Comic books have been a part of American youth for decades. Generations of kids have had the thrill of turning the pages to catch up on the latest exploits of heroes in spandex, battling evil and standing up for good. Then there are the kids that get together and craft their own stories of heroism, laying on the floor doodling to the best of their youthful abilities as their young minds have fantastical stories swirl around. That spirit is at the heart of the animated film Captain Underpants: The First Epic Movie, director David Soren’s film based on the “epic novels” by Dav Pilkey. Captain Underpants aims for a younger audience but provides plenty of laughs for the adults in the theater while honoring that enthusiasm that super-heroics bring out in the young mind.
George (Kevin Hart) and Harold (Thomas Middleditch) are best friends that spend their free time crafting comic tales of their own superhero, Captain Underpants. Their escapist fun isn’t welcomed by the authoritarian principal of their school Mr. Krupp (Ed Helms), who tears up their penciled and inked labor in fits of rage. George and Harold have an affinity for toilet humor and find an outlet for their ample senses of humor through various pranks to break up the monotony of their clamped down school. But their latest prank has pushed the iron fist of Mr. Krupp to split up the two troublemakers, causing the young friends to wonder what such a thing would do to their friendship. Out of desperation, George attempts to hypnotize his principal with his plastic Hypno-ring, which proves surprisingly effective. Now their grumpy principal believes himself to be their created superhero Captain Underpants, creating a whole new set of obstacles along the way. When the nefarious Professor P. (Nick Kroll) gets a job at the school, he teams with the humorless Melvin (Jordan Peele) to eliminate laughter. There’s only one hero that can stop this scientific supervillain – Captain Underpants.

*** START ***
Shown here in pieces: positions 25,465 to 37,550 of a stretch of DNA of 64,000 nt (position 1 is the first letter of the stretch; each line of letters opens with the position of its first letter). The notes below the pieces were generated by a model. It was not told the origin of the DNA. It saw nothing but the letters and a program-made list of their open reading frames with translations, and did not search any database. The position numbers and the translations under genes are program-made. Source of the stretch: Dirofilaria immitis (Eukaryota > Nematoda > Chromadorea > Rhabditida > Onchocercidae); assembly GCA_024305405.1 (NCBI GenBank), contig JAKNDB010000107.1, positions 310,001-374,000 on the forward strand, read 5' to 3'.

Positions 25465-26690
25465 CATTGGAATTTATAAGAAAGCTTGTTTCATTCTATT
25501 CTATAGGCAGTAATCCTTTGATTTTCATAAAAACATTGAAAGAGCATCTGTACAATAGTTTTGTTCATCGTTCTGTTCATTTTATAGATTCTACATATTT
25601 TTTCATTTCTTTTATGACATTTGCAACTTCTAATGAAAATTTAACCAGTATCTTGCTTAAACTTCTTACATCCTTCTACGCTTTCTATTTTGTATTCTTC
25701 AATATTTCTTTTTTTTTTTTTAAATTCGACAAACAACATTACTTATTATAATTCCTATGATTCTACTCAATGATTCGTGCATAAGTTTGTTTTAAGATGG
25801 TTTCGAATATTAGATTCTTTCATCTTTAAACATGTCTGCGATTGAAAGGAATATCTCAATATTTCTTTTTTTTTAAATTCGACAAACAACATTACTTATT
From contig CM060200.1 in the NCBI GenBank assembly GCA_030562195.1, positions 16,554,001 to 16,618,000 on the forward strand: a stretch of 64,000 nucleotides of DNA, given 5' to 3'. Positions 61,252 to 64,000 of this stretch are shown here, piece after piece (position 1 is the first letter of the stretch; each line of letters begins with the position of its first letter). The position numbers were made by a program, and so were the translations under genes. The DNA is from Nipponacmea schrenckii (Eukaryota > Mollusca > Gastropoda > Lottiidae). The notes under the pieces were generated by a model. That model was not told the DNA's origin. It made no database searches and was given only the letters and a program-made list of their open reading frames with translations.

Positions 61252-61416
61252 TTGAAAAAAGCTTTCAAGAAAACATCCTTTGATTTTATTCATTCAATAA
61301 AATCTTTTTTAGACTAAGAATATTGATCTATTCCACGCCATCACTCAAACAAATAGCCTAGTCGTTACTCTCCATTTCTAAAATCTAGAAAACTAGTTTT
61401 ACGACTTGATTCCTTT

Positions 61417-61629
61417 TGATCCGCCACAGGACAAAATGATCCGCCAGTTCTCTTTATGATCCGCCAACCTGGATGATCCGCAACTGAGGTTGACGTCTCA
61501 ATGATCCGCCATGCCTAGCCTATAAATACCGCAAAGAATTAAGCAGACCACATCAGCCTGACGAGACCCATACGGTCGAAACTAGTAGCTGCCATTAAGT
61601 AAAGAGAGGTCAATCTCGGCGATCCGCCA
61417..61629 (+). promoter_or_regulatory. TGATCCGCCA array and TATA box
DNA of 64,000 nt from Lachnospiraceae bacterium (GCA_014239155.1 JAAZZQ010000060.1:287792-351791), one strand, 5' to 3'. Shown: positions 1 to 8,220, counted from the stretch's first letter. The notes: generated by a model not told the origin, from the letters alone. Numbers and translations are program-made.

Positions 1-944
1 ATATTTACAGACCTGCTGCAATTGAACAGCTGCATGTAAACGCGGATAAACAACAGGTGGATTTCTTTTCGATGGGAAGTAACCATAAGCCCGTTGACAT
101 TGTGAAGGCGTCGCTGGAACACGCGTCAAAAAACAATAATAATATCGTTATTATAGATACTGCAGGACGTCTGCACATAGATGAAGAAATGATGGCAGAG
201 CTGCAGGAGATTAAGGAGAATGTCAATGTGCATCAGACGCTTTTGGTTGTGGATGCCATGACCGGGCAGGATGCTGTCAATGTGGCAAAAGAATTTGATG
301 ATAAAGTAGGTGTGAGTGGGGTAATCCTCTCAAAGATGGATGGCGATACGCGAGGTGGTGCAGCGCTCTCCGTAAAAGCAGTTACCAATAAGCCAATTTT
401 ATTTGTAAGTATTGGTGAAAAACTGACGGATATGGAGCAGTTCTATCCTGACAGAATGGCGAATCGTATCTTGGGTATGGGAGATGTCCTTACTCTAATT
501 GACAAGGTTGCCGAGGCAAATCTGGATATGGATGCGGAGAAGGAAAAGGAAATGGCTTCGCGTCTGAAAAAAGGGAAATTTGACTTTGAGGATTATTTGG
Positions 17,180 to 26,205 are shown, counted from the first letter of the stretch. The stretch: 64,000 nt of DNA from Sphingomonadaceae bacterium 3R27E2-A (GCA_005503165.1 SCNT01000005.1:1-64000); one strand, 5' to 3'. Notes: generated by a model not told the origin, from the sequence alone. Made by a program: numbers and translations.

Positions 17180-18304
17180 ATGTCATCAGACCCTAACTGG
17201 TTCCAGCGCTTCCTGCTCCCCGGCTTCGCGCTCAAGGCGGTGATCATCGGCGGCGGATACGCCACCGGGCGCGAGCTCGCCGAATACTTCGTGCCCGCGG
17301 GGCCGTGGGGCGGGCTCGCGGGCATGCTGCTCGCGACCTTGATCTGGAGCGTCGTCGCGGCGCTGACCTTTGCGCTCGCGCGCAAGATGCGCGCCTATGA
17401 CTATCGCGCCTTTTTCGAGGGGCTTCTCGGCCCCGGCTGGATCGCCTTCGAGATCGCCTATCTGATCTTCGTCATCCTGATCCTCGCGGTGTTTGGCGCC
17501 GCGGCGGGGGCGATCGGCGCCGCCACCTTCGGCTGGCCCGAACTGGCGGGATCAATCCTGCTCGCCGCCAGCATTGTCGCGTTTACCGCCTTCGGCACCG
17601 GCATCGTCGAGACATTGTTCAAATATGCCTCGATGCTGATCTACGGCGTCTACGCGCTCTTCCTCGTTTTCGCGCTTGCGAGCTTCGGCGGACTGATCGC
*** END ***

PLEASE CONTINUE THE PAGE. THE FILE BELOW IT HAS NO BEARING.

The humor of Captain Underpants is very, very juvenile with an emphasis on toilet humor, literally. But that’s not to say that the screenplay by Nicholas Stoller is raunchy in its humor. There’s plenty of wit within the movie but it remains entirely focused on its younger audience, so the toilet jokes get somewhat tiresome for adults as they’re often repeated. Even when it does get somewhat tiresome, there’s plenty of good nature to the innocuous sense of toilet humor that dominates Captain Underpants.
Captain Underpants: The Epic First Movie does have some nice themes about friendship and fearing change in youth, something that movie does with a bit of comedic swagger in the enthusiastic friendship of George and Harold. The movie also taps into the despair that children feel in their learning institutions, and these are realized in visually funny moments where sadden kids trudge along with their heads lowered as they march towards their joyless classes. On top of all that, Captain Underpants revels in subverting the tropes of the superhero genre, starting with the film eponymous superhero.
This is a movie that isn’t going to set the world on fire with its artistry. The animation is colorful and minor but the real pleasures of Captain Underpants: The First Epic Movie lie in the wit of its writing and the joyous nature of the way it tackles its themes. Captain Underpants doesn’t try to hide the fact that it’s aiming for a very young audience that are amused by farts but is able to slip enough wit in there that parents won’t want to rip out their hair. It is impossible to fully dismiss any movie that ends with an original song by “Weird” Al Yankovic. The other big movie coming out this weekend is also a superhero movie and the trend shows no signs of slowing down in the immediate future. At least there’s a new superhero movie that understands that magical feeling that drew so many kids to these amazing stories that adults still obsess over.
Captain Underpants: The First Epic Movie
An animated children’s film with a juvenile sense of humor, Captain Underpants: The First Epic Movie aims for the laughs of kids while slipping in a few jokes for adults.